Got your Uggies on?

Letter to the Editor

Ugg Boots

For the US company to claim UGG boots is their name is baloney, back in the 1950’s UGG boots were made in Victoria by a local bloke originally called RUG boots because they were made from the off-cuts of old sheepskin and cowhide rugs.  The old rugs were worn out from foot traffic but there were always sections that were OK, so he made little kids warm winter slipper-boots out them, and later bigger kids boots then adults. As they were made from off cuts of rugs, they were called Ruggies— put you warm Ruggies on, on a cold night.

Australian Ugg boots, always have been Australian and will stay Australian

The little ones learning words called them Uggies so were told to get their Uggies on to keep their toes warm, the little kids would tell dad to put his Uggies on.  This word was used widely and the old bloke who made them had Uggies on the sign in the window, as it was a bit off the mark for older people he abbreviated them to a more suitable name in common use and called them Ugg boots on the window sign.  So, I guess by law he held copyright on the name, from there it became a nationally known word and identifier of the sheepskin boots and slippers.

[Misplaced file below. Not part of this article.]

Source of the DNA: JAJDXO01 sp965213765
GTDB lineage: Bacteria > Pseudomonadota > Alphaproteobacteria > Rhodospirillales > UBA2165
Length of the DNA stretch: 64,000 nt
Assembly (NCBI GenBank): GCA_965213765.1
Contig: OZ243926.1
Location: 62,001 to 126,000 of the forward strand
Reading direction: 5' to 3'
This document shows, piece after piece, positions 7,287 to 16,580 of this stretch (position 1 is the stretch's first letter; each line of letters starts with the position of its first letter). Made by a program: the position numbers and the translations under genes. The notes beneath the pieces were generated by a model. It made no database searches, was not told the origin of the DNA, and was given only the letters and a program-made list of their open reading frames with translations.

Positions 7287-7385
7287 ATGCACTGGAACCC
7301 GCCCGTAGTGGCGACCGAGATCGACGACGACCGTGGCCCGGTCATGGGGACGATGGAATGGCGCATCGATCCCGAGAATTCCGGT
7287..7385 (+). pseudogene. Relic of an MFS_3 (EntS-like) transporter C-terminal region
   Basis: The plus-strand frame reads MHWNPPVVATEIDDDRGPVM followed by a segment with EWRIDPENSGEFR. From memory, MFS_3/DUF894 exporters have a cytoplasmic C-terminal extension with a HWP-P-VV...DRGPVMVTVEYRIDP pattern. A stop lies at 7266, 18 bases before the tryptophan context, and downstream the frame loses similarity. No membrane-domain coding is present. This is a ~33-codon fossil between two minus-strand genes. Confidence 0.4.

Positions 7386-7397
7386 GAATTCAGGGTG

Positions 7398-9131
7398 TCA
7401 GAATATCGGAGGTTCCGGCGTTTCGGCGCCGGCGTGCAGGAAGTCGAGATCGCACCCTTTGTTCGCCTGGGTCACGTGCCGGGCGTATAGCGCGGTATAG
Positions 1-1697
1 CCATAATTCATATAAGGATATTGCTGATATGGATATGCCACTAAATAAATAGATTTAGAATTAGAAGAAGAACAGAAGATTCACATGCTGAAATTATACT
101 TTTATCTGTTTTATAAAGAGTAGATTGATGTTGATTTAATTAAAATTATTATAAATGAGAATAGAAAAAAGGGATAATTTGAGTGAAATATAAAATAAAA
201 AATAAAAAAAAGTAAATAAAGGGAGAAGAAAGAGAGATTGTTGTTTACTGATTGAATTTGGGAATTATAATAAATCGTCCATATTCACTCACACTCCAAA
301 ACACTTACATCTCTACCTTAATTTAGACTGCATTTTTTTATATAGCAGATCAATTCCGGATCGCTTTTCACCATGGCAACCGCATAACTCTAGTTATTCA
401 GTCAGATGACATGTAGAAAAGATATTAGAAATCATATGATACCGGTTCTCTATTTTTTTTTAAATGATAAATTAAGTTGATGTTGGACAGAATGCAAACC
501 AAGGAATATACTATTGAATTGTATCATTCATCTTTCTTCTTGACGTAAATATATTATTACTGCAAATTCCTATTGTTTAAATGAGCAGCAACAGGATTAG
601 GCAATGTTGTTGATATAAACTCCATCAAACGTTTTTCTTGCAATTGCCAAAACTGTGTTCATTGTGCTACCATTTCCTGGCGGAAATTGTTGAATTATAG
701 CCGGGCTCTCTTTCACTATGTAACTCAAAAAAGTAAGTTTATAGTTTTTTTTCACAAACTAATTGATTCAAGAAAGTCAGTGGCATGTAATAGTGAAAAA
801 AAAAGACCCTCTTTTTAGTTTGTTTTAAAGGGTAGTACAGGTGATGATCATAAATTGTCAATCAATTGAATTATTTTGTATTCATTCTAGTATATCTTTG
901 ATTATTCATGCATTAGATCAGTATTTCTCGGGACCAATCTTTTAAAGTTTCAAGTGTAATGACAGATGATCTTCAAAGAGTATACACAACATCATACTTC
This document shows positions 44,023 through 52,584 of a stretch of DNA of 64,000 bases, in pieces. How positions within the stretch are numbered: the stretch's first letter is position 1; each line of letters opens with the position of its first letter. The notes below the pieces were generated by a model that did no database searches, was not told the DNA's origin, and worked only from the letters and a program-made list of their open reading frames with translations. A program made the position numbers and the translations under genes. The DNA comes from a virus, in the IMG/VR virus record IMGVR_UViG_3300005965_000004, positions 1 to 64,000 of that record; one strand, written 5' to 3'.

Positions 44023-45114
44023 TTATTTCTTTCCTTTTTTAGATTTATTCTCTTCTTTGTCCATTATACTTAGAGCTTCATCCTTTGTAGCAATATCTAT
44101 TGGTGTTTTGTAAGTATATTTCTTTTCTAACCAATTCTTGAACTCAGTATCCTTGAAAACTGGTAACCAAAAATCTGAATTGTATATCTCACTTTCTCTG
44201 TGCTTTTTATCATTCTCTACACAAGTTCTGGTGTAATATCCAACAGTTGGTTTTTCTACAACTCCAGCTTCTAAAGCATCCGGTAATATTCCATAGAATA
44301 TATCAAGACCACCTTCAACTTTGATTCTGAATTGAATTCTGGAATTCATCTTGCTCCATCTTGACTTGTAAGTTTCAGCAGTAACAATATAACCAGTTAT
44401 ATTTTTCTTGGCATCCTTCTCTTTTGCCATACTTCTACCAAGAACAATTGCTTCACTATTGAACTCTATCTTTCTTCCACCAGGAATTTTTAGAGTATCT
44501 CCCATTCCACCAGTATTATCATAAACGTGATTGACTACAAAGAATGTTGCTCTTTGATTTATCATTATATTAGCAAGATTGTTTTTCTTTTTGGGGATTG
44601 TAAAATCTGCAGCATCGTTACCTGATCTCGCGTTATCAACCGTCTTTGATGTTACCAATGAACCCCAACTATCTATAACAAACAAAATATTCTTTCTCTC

Ugg boots is a a national word used since the early 1950’s, by common usage it is public property and does not belong to anyone other than the Australian people, next we will likely see some smart aleck US company trade mark “G’day Mate”, so we have to pay to use it. Time the Australian Government told the US, Ugg Boots are an Australian national word used for over half a century, it belongs to us and we will not accept, recognize or tolerate any US acts of theft —Bugger off.


Gil May





About Editor, cairnsnews

One of the few patriots left who understands the system and how it has been totally subverted under every citizen’s nose. If we can help to turn it around we will, otherwise our children will have nothing. Our investigations show there is no ‘government’ of the people for the people of Australia. The removal of the Crown from Australian Parliaments, followed by the incorporation of Parliaments aided by the Australia Act 1987 has left us with corporate government with policies not laws, that apply only to members of political parties and the public service. There is no law, other than the Common Law. This fact will be borne out in the near future as numerous legal challenges in place now, come to a head soon.



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